Beautiful Mornings For Skywatchers; Perseid Meteor Shower Warming Up

This morning’s lunar crescent through the branches of a spruce tree. The crescent is lit by the sun; the remainder by light reflected from the Earth to the moon and back again. Credit: Bob King

Is there a more peaceful experience than standing under a dawning sky with a crescent moon to greet your gaze? I hope you’ve had a clear morning recently to follow the march of the moon toward the trio of Jupiter, Mars and Mercury.

View to the east 50 minutes before sunrise this morning shows the moon and a beautiful planet lineup. Credit: Bob King

For skywatchers in across North America the International Space Station started up a round of bright passes at dawn last week and will continue through the third week of August. Add in the first  Perseid meteors and there’s always something to see in the greatest wilderness that ever was – the night sky.

A 2-minute time exposure caught the International Space Station traveling to the southeast to the right of the moon (overexposed) and Jupiter. Click photo to find when the station is visible over your town. Credit: Bob King

The Perseid shower will peak on Monday morning August 12 with 60-80 meteors per hour expected from a dark location. After the Geminids of December, this is the best meteor shower of the year and the most easily watched. No need for a heavy parka in August. Just put on a sweater and relax in the recliner or hot tub as hot bits of Comet Swift-Tuttle race to oblivion overhead. We’ll have more on the shower and what to expect in a few days.

Perseid meteors appear to radiate for a point in the sky just below the W of Cassiopeia in the constellation Perseus the Hero. Watch for early arrivals tonight through next week. Created with Stellarium

Like many meteor showers, it’s a good idea to watch for early arrivals a few days in advance. I saw a Perseid two nights ago and have heard reports of several nice fireballs. Characteristic of the shower, many meteors leave streaks or what astronomers call “trains”. These may look like dust trails but they’re glowing “tubes” of ionized air molecules.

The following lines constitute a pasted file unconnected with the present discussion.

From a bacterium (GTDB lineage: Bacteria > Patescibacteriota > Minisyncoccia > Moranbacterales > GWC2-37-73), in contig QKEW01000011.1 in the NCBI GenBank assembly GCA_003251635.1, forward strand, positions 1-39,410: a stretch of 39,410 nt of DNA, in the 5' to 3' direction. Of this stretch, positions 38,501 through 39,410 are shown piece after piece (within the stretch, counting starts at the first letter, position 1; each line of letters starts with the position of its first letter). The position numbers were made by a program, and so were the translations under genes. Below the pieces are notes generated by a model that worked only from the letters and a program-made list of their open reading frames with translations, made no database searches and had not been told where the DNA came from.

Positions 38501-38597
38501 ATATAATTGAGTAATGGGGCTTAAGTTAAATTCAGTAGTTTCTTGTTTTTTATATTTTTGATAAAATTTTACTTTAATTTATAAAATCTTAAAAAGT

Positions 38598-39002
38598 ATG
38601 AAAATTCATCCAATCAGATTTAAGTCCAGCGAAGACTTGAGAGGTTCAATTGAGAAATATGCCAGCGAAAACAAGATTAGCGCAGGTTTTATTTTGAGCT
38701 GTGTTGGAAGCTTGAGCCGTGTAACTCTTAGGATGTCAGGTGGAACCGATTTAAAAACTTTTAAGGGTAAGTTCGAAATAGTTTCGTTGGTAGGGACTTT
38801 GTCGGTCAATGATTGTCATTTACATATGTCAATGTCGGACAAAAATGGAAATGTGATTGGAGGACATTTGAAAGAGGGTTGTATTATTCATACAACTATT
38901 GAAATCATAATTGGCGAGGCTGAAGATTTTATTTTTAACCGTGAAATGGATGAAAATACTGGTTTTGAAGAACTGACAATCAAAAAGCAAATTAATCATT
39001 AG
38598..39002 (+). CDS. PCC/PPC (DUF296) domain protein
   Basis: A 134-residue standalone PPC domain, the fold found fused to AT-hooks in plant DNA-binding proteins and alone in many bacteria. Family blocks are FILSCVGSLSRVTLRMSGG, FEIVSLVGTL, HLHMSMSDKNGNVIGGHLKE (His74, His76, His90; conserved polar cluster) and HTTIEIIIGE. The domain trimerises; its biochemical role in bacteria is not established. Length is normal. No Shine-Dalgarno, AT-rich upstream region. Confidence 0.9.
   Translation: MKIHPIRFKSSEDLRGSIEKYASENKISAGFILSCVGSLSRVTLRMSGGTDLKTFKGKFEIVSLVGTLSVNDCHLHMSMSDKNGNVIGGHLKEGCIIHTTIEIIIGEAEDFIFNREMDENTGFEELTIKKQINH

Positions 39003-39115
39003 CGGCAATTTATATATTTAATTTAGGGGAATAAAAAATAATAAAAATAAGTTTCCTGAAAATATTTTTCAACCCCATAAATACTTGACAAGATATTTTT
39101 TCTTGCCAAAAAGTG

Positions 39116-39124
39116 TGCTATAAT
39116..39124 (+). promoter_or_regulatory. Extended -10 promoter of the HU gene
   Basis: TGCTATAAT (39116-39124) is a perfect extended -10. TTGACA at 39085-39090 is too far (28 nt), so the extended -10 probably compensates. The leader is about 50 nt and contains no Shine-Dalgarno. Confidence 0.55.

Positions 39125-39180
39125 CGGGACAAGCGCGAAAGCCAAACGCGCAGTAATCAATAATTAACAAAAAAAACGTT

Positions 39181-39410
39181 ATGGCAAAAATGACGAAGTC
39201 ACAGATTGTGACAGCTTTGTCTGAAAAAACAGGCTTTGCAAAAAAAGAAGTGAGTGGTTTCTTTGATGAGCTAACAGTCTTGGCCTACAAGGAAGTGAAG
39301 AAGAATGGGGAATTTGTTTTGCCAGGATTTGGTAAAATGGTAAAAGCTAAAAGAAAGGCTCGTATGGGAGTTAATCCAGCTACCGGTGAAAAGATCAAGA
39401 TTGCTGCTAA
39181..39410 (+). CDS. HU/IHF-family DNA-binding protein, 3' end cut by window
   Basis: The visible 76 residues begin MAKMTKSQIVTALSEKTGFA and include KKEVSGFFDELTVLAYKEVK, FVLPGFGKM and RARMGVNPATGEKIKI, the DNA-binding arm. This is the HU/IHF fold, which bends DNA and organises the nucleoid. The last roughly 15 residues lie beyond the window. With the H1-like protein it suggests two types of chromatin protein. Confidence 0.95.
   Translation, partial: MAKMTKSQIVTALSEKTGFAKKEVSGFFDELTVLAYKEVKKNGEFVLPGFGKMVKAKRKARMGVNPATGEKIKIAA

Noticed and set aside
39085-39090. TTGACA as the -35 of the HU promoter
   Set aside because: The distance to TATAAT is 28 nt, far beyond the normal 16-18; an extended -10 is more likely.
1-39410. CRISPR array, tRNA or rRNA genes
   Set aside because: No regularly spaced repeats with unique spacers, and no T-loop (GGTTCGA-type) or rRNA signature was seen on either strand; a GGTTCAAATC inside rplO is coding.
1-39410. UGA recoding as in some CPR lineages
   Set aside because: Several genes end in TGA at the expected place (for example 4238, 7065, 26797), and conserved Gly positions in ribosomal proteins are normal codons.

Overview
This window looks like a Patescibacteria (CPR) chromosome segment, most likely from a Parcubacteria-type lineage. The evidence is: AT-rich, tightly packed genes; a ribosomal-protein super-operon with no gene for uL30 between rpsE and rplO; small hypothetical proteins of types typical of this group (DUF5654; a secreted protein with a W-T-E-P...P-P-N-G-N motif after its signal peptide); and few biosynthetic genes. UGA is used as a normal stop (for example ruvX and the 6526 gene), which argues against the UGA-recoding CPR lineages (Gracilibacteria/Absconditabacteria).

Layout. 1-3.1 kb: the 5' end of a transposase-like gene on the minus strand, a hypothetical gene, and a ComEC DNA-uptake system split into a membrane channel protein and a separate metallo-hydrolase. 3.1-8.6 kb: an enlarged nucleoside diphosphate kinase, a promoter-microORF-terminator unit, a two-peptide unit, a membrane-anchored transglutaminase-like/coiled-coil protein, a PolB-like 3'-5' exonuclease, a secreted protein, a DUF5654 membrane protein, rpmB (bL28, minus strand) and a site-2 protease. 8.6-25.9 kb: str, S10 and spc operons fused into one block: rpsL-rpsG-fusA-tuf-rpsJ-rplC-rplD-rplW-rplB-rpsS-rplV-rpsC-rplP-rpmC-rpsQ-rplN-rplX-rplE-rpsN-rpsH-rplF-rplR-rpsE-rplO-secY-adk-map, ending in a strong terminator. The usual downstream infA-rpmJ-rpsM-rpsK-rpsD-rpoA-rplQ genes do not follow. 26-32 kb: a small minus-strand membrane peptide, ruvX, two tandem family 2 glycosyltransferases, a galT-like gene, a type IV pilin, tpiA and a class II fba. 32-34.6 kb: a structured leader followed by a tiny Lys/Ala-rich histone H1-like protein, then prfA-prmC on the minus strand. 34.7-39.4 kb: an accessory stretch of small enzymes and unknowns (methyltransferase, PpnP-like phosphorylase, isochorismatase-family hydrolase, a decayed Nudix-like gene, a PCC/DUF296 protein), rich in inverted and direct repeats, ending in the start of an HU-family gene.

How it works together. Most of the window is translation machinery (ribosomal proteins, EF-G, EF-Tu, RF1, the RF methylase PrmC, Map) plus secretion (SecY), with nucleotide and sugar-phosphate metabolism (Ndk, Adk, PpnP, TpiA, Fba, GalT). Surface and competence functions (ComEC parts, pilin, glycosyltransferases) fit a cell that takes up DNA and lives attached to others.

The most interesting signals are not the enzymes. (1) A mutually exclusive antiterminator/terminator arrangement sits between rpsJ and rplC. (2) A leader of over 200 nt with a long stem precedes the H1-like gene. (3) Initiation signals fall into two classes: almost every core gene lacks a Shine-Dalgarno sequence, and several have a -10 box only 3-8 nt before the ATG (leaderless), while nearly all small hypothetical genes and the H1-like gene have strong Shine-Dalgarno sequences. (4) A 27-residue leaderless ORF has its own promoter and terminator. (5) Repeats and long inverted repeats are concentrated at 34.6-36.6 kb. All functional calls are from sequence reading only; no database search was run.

I leave you with our good friend Orion the Hunter peeking over the eastern horizon about 75 minutes before sunrise this morning. Can you find the famed trio of stars that form his Belt? Credit: Bob King

The meteoroid – what a bit of comet grit is called before it becomes a meteor – plows into the air at many thousands of miles per hour, energizing the molecules. Upon return to their rest states, each gives off a brief flash of light contributing to the evanescent train.

7 Responses

  1. Brad Werner

    Last weekend I had a fire going late into the night in Grand Forks, ND and probably saw 4 meteors within a course of an hour. Was this Perseid already last weekend?

    1. astrobob

      Hi Brad,
      You probably saw a mix of random meteors (not connected to a particular shower) and possibly a Delta Aquarid or two and maybe a Perseid. Last weekend would have been a little early for most Perseids.

  2. Sean

    Finally caught Mars and Jupiter (1st time since around the “triple conjunction” for Jupiter, quite a bit longer since Mars) last weekend in the AM sky (lots of clouds around lately esp. in the AM twilight on weekends, and i don’t do nearly as much stargazing during the week), and was happy to catch daylight Venus today (easily seen 5 minutes prior to sunset) for the 1st time this apparition. Hope to catch Mercury 2moro AM perhaps if the clouds permit, as i haven’t yet seen it this apparition. Take care Bob.

    1. astrobob

      Thanks Sean for sharing your observations. By chance I also happened to catch Venus at the very same time as you.

  3. Natasha O

    Last night we spotted several meteors from Perseid in northern MN. It was a beautiful sky and although it was the early for a good sight of meteors, we were able to see quite a few meteors flying by. Great night with the kids. Cool and clear night in beautiful Breezy Point, MN.

Comments are closed.